Infections are a big challenge for older people who have dementia, but they can be detected and treated with proper care and attention. By knowing the signs and symptoms of infection, preventing infection, and managing infection, you can help the person with dementia live a better and longer life.

Resources

For more information on detecting and managing infections in terminally ill geriatric patients with dementia, please visit:

Infection Control in Hospice and Palliative Care from the National Hospice and Palliative Care Organization

Infections in the Elderly Critically Ill Patients

Urinary tract infections in long-term care: Improving outcomes through evidence-based practice

My Loved One with Dementia

Understanding Dementia (Alzheimer's & Vascular & Frontotemporal & Lewy Body Dementia) (Video)

How Do I Know Which Dementia I'm Looking At? (Video)

Dementia Training material (Free)

Promoting Meaningful Relationships with Dementia Patients through Validation Therapy

Unlocking the Power of Validation Therapy in Compassionate End-of-Life Care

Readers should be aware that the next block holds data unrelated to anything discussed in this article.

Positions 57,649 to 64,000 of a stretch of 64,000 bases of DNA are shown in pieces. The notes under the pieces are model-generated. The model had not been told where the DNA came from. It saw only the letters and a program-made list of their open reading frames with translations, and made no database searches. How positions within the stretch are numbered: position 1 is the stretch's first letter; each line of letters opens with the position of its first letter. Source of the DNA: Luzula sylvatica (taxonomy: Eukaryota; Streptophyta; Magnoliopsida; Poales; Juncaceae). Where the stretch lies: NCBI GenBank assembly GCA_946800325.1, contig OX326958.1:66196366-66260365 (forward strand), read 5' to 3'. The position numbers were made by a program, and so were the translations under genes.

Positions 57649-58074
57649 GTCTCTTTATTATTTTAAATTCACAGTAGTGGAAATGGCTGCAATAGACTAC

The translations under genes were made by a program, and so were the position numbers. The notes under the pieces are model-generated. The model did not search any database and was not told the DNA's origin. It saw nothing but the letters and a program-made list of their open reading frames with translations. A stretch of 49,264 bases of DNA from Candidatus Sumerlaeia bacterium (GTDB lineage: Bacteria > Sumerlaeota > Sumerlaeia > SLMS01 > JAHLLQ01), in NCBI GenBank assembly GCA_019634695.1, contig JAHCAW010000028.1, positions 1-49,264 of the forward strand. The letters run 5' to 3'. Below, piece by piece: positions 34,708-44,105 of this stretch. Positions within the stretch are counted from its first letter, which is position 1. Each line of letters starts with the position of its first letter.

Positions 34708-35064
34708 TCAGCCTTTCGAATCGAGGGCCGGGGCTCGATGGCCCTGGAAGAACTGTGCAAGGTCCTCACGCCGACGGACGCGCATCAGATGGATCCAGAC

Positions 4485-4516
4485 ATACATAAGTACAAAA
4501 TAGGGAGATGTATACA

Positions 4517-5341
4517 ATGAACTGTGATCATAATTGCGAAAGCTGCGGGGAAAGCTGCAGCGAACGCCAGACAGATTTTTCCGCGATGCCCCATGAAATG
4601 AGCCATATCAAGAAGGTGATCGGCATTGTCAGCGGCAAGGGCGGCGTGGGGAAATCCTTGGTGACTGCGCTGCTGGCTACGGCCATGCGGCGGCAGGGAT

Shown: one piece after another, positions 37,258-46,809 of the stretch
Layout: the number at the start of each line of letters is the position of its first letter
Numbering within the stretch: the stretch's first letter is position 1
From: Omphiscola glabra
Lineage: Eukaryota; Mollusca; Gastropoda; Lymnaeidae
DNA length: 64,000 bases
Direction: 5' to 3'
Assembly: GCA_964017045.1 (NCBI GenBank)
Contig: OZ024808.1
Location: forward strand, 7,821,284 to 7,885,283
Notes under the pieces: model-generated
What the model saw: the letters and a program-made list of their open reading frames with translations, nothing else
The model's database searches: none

Validation Therapy: A Valuable Tool for Families and Healthcare Teams

Best Practices for Approaching Combative Dementia Patients

The Validation Breakthrough: Simple Techniques for Communicating with People with Alzheimer's Disease and Other Dementias

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How Do I Know You? Dementia at the End of Life

The Dementia Caregiver: A Guide to Caring for Someone with Alzheimer's Disease and Other Neurocognitive Disorders (Guides to Caregiving)

Sundown Dementia, Vascular Dementia and Lewy Body Dementia Explained

The Caregiver's Guide to Dementia: Practical Advice for Caring for Yourself and Your Loved One (Caregiver's Guides)

Ahead of Dementia: A Real-World, Upfront, Straightforward, Step-by-Step Guide for Family Caregivers

The Dementia Caregiver's Survival Guide: An 11-Step Plan to Understand the Disease and How To Cope with Financial Challenges, Patient Aggression, and Depression Without Guilt, Overwhelm, or Burnout

Dementia Care Companion: The Complete Handbook of Practical Care from Early to Late Stage

Providing Comfort During the Last Days of Life with Barbara Karnes RN (YouTube Video)

Preparing the patient, family, and caregivers for a “Good Death”

Velocity of Changes in Condition as an Indicator of Approaching Death (often helpful to answer how soon? or when?)

The Dying Process and the End of Life

The Last Hours of Life

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Gone from My Sight: The Dying Experience

The Eleventh Hour: A Caring Guideline for the Hours to Minutes Before Death

By Your Side , A Guide for Caring for the Dying at Home